In our still fragile post global credit crunch fiscal environment, do our decision makers still know the difference between wealth creation and wealth manipulation?
By: Ringo Bones
The concept of wealth creation can be a paradox in itself. Everyone is clamoring for his or her own piece of the pie, unfortunately, someone has to make it – and believe me, most “everyone” is not cut out to be able to make a good pie. Thus bringing us back to the paradox behind wealth creation, that is we cannot share the wealth until someone – and there’s not a lot of them just lying around – creates the wealth. In short industrial production of quality products produced under safe and environmentally sound working conditions were the workers are well cared for has been – and always will be – the surest way for a sovereign country and / or economic entity to create real wealth and prosperity.
Even the folks who initiated the Bolshevik Revolution back in 1917 understand the concept behind wealth creation that enabled the supposedly “capitalism clueless” Soviet Empire to last a little over seven decades. I mean have you ever seen those Soviet-era posters extolling the virtues of industrial production? Well, just about everyone got this down to a science. Without which Wall Street and other centers of the global stock market would be nothing more that over-glorified centers of wealth manipulation. One that relies on hedge funds, naked short-selling and overly complex derivatives to manipulate the redistribution of vanishingly small amounts of wealth – especially if the primary means of wealth production, as in the manufacturing industry, happens to go awry.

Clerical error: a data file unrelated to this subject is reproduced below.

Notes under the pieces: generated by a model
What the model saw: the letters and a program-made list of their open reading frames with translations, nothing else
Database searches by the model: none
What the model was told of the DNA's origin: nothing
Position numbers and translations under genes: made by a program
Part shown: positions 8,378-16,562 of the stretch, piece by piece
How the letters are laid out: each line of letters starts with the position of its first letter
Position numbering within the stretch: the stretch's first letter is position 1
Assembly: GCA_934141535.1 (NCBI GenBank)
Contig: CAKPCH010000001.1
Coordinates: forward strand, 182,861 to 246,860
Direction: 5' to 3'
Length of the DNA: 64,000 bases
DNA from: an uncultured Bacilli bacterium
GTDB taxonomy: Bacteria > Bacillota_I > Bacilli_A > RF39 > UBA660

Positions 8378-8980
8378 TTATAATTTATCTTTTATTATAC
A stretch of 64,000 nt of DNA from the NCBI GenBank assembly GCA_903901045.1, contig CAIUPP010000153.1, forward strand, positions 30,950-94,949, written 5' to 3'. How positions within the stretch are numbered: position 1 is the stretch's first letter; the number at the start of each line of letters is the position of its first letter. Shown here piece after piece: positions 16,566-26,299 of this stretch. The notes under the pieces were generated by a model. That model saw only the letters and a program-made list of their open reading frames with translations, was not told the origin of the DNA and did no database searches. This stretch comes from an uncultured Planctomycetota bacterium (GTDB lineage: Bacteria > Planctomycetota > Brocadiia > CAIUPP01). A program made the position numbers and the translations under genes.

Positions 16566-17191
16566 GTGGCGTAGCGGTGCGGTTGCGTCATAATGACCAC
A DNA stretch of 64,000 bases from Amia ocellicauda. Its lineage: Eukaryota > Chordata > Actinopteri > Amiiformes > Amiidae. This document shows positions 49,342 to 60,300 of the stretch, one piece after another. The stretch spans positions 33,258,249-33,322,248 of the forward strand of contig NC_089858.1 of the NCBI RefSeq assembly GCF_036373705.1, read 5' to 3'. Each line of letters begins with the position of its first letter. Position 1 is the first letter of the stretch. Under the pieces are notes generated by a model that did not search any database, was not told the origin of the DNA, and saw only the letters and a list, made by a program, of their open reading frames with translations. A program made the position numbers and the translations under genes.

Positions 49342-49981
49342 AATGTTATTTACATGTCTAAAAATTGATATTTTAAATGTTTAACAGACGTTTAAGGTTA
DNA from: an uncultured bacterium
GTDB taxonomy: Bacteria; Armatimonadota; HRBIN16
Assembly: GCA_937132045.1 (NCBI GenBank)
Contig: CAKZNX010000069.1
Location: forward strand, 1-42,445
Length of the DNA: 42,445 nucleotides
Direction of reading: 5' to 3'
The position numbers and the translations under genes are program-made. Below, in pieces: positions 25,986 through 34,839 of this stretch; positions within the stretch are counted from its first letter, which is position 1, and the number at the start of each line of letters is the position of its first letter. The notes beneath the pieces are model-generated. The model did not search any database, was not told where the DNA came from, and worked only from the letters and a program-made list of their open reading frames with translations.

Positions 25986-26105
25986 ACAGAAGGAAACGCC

Back in 2008, it was those same over-glorified wealth manipulators that sent our global economy to the brink of collapse. Unscrupulous manipulators that blew smoke up our asses in their “successful” attempt to convince everyone about cheaper-priced goods are better. And product quality is a ting of the past and is now rendered irrelevant. Unfortunately, their marketing spin managed to convince almost everyone that cheaper goods are indeed better and that quality products belong to the distant past and are thus irrelevant - thus endangering the livelihoods of skilled manufacturers, especially in the United States and Germany, former centers of high quality goods manufacturing. In short, our insatiable demand for cheap products produced under slave-wage and dangerous conditions have endangered the wealth creation capability and / or potential of every established and emerging economic entity around the world.